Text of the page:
Let me be frank. Less than two months into this new term, I’m already having trouble getting a secretary of defense confirmed—and a Republican one at that. Two years from now, I’ll be a lame duck for sure. So I’m asking you to think long term.

The last sentence is no longer a Milloy-as-the-President;  it’s a worried Milloy—worried by the all-too-human tendency to lose hope quickly, to disengage, and to become self-destructive.  Facing that threat, Milloy musters the strength to put on the mask again and offer a plug for the President’s web page that seeks to build a collaborative relationship with the black community, and then to set expectations high:

Get involved. Take advantage of every opportunity available. Then help create more opportunities for others.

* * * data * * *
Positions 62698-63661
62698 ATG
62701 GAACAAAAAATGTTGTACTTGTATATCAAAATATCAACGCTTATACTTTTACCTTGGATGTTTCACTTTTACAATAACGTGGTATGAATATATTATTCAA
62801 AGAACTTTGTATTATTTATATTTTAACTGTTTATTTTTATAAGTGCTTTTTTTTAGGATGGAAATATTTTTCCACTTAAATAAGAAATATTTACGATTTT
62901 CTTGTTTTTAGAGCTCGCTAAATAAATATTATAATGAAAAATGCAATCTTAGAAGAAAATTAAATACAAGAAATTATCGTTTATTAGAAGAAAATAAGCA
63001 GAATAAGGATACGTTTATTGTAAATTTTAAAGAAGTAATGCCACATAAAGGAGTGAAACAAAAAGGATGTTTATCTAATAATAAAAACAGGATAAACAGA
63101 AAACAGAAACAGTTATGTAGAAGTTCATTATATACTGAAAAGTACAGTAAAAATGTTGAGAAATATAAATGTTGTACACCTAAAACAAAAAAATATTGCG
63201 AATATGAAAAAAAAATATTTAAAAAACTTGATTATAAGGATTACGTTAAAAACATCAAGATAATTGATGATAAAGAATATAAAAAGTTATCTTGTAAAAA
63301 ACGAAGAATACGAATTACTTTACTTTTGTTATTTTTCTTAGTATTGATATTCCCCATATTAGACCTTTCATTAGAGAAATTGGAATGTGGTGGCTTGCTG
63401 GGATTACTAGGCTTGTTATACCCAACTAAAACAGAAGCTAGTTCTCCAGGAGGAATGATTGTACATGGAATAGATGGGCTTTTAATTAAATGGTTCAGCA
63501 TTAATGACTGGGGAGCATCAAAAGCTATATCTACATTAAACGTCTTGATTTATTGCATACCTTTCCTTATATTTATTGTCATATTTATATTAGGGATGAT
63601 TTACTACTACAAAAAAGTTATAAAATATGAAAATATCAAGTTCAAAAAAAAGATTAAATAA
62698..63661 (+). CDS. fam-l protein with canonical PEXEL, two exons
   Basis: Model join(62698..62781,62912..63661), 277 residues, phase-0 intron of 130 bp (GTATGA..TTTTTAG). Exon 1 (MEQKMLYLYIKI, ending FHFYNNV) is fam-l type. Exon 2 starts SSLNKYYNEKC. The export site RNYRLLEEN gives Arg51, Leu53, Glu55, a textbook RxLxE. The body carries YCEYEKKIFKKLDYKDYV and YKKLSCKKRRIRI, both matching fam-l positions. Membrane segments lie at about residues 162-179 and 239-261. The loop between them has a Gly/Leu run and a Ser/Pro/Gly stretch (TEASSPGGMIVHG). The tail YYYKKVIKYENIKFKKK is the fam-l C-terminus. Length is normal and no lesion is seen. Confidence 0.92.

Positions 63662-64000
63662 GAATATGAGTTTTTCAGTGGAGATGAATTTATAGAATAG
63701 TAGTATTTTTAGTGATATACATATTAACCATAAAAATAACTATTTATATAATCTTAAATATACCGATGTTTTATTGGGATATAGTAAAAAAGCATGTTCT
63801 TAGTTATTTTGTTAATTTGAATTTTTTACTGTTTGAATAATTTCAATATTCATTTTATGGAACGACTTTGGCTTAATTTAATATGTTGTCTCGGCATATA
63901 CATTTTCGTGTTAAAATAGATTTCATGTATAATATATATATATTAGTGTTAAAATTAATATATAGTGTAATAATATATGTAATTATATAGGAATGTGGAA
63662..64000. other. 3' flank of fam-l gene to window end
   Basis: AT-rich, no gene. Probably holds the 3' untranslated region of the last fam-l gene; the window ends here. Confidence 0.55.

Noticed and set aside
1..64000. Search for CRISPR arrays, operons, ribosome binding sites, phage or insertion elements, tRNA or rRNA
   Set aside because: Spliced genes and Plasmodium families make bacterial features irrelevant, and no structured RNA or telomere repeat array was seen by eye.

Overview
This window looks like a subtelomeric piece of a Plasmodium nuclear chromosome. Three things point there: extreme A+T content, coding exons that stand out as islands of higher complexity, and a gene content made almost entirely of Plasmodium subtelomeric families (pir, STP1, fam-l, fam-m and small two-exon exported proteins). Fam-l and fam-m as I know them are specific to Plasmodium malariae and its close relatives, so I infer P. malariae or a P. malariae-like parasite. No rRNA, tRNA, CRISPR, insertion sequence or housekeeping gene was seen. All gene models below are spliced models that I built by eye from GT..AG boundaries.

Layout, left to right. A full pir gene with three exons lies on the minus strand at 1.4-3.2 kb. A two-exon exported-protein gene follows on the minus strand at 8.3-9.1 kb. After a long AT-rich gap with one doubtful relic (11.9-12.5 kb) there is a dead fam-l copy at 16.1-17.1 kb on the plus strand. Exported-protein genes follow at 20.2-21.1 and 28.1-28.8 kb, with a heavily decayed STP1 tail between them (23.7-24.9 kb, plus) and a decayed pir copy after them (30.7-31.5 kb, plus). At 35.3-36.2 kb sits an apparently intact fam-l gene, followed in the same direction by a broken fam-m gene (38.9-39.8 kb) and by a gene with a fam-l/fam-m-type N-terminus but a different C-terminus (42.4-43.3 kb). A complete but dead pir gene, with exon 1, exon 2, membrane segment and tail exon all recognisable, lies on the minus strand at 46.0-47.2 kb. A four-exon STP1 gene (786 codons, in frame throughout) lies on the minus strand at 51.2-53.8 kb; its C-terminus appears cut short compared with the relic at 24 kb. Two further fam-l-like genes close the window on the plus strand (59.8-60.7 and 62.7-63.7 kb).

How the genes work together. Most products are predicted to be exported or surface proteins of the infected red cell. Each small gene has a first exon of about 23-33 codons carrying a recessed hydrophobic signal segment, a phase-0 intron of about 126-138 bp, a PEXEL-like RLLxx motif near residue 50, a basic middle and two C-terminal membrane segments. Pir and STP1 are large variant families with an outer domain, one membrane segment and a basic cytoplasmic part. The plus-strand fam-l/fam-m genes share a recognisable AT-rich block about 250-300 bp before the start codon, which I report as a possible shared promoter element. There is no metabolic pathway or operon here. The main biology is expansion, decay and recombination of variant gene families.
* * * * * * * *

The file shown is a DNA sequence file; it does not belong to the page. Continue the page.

This is your president speaking. No ifs, ands or buts about it.

The Content

I shared this article for two reasons—first because it’s rare that an opinion article is so creative.  Opinion writers often speak on a personal level—as themselves—and if they do deviate, it’s to an absurd and comical degree, masquerading as ideologues.  But this was different; it was sedate and honest; it was a writer sharing himself through something he cared about rather than through a personal narrative or expert opinion.

The second reason is that I’m pleased it was brought up.  I’m displeased it needs to be “brought up.”  But surely my having written that illustrates my location, describes my awareness, and cuts my attentiveness down to the size of just who I am.  I then am left wondering if this article was otherwise effective.  How many more hits did the White House website get that day?  How did you receive the article?  What should that mean to me?

what do you think?

Thank you for reading.
Thank you for writing.

i am white

Why is a discussion of race relevant?